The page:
I grew up in my family’s plumbing, heating, and cooling company, and among my earliest memories are those of my dad getting calls in the middle of the night from people with heating emergencies — a homeowner whose furnace had quit or a bakery where they needed the steam from the boilers for their baking. When this happened, rather than leave me at the house, he’d take me with him.
I remember it being fun to go on those calls. The bakers liked me and would feed me bagels, cookies, and cake while my dad toiled to get their boilers up and running. Not so much fun for my dad, though, who had worked hard all day and was now working late into the night!
I followed my dad and brothers into the business and eventually rose through the ranks to the point where I started to get the middle-of-the-night wake-up calls. And I quickly learned it was not nearly as much fun to wake up and run those calls as it was to be that kid tagging along.
The problem was not so much that I was getting the middle of the night wake-up calls — it was that I was getting them on a too-regular basis, even despite the fact our company had grown to 25 techs and a real set of shifts existed from 7 a.m.-4 p.m., 8 a.m.-5 p.m., 10 a.m.-7 p.m., 2-11 p.m., and even 5 p.m.-2 a.m. during the busy season.
This wasn’t on-call like you probably know it; we actually had tech teams who were out working their shifts and running scheduled calls at those hours.
What this amounted to, though, was my trying to sleep but not really sleeping because one part of me was busy waiting for the phone to ring. And it usually did.
I totally hated my team for this. That is, until I realized who was the real culprit.
It was me!
I had not documented any of our policies and procedures for my techs, nor had I trained them on those things. I hadn’t created the hands-on training required either, so it was like there was a giant imaginary sign in my office that said, “MIDDLE-OF-THE-NIGHT EMERGENCY? CALL AL!”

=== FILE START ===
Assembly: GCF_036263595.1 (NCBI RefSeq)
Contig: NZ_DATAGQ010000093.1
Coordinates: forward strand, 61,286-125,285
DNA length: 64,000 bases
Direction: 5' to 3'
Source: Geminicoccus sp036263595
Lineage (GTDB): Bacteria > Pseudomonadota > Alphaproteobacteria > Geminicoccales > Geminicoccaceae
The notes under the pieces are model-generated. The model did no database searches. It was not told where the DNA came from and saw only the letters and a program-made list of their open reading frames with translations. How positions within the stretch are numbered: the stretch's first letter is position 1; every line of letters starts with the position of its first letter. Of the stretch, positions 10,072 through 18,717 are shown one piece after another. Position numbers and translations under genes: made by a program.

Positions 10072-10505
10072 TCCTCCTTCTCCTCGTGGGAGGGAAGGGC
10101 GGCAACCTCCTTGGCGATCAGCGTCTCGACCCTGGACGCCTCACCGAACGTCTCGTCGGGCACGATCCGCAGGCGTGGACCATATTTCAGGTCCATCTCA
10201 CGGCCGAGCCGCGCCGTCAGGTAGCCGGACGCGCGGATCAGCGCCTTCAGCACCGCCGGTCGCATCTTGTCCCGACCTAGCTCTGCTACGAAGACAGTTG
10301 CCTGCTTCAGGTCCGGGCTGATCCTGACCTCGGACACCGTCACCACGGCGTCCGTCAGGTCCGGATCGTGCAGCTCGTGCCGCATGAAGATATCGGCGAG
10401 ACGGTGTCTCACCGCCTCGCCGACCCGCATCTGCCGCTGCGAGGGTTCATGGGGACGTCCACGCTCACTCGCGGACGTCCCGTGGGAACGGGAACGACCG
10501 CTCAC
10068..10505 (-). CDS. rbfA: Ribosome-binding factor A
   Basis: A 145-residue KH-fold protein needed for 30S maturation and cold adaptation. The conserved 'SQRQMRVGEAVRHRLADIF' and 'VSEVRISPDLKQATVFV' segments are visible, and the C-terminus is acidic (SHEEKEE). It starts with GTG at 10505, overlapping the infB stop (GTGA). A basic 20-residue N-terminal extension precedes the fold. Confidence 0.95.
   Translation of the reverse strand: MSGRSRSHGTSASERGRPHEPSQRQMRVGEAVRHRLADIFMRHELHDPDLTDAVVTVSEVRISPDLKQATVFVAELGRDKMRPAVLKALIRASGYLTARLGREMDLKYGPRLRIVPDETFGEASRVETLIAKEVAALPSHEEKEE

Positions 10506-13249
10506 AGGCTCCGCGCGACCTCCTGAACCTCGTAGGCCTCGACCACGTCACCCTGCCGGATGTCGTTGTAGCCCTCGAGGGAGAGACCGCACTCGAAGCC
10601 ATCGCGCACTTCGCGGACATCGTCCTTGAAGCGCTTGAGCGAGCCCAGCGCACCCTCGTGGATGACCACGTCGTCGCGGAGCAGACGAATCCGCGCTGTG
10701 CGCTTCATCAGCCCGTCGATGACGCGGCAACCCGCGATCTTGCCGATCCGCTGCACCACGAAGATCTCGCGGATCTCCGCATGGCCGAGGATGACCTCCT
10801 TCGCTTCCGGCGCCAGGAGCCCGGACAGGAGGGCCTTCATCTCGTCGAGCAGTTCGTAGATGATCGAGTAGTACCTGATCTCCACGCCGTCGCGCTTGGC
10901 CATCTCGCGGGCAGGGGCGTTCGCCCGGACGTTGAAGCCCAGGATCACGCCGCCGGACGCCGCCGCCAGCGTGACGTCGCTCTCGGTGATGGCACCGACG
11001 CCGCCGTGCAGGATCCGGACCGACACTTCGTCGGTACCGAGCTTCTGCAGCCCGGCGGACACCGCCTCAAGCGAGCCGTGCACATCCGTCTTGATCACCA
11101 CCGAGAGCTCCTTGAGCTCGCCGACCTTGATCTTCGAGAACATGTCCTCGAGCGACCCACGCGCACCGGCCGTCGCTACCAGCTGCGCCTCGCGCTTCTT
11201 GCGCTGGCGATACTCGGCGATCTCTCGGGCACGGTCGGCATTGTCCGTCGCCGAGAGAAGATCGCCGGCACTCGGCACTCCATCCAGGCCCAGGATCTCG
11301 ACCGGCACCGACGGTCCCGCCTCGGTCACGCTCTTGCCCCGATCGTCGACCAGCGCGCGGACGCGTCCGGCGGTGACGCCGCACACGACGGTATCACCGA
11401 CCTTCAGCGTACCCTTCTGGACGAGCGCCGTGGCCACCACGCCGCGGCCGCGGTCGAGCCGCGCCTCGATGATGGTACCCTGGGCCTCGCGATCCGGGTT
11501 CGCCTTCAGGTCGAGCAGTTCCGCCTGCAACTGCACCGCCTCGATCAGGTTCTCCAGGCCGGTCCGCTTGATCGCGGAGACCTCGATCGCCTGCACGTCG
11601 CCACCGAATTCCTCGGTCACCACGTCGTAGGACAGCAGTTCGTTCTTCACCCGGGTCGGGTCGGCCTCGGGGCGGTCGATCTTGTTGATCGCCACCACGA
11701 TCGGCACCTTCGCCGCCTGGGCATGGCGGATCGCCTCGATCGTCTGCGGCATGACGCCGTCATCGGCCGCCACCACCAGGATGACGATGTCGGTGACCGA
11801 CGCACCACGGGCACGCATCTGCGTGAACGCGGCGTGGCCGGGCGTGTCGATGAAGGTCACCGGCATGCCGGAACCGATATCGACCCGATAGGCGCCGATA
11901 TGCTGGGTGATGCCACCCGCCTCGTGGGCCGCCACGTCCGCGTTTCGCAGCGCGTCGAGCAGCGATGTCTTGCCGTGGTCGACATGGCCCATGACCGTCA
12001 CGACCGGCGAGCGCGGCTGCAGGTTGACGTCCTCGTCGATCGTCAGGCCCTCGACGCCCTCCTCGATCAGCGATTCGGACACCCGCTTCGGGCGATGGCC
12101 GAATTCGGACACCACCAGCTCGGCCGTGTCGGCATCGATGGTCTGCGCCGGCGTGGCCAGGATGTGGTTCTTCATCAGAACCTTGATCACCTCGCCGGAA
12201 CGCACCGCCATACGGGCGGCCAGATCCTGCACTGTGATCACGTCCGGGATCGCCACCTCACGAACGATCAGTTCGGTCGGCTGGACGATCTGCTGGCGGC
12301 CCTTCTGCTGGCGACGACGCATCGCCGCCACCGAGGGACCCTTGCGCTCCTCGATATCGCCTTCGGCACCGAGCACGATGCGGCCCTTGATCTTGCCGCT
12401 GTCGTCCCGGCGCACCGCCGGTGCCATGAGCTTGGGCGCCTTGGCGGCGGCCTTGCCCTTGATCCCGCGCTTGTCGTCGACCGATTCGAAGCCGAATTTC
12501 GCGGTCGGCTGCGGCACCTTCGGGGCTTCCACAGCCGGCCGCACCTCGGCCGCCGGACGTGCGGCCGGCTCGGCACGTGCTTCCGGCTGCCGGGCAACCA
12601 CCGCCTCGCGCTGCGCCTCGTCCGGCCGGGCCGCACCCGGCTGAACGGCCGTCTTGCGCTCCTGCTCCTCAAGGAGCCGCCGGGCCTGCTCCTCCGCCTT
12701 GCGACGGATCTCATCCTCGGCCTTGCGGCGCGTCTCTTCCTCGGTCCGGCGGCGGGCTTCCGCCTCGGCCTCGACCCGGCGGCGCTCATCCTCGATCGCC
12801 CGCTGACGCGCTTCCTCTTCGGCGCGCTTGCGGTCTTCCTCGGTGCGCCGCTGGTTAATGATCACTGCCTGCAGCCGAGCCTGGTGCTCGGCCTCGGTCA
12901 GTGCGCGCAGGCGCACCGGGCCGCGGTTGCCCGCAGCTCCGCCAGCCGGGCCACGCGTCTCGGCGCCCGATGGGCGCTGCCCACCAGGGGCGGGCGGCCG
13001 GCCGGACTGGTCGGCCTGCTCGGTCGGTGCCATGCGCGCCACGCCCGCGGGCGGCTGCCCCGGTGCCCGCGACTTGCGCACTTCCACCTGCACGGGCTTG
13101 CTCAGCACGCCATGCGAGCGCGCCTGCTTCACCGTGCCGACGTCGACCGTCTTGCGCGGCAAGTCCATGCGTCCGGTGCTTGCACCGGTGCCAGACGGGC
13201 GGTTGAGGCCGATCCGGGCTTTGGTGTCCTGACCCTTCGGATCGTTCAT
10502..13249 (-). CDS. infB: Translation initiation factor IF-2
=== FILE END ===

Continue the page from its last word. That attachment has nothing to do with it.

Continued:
Time and aging can be a good thing because together they remove the illusion that you can make up for all your failings with youth and energy. I’m here to tell you that you can’t do what you did at age 20 or 30 by the time your reach 40 years of age. And when you reach your 40s, 50s, or even 60s, that myth should have long disappeared.
Your only hope is to do what I finally did, which is to swallow hard and get down to doing what you need to do to fix it: Creating operations manuals that define the way you do your work.
It’s a bear of a task. I’m not going to lie. Luckily, I was smart enough to realize that early on. So, I enlisted a lot of help. Paid help. And I paid gladly because I was born to be a tech, then ultimately a businessman, but not the writer I’ve become all these years later.
So, what do you get if you do this hard thing?
Well, for one, you get your time (read: life) back.
“Before we made the manuals, techs were constantly calling their field supervisor to ask, ‘Is this right?’” says client Mark Paup, president of Golden Rule Plumbing, Heating, and Cooling in Grimes, Iowa. “Now the tech has a written description of exactly how to do 80% of his job with him at all times. The manuals make the tech more confident so the field supervisors have time to do their own jobs.”
What I got was the ability to sleep through the night. And when I was awakened on the rare occasions, my techs were in much better shape for me to help them over the phone or if need be at the jobsite.
Operating manuals will change your life — more than any new truck, and more than any new piece of equipment. Your business cannot improve until your operating manuals are in place. Find a way to make it so and reap the rewards you deserve for all of your hard work and years invested. And get some sleep!
This article was originally titled “Get it in writing” in the March 2017 print edition of Plumbing & Mechanical.
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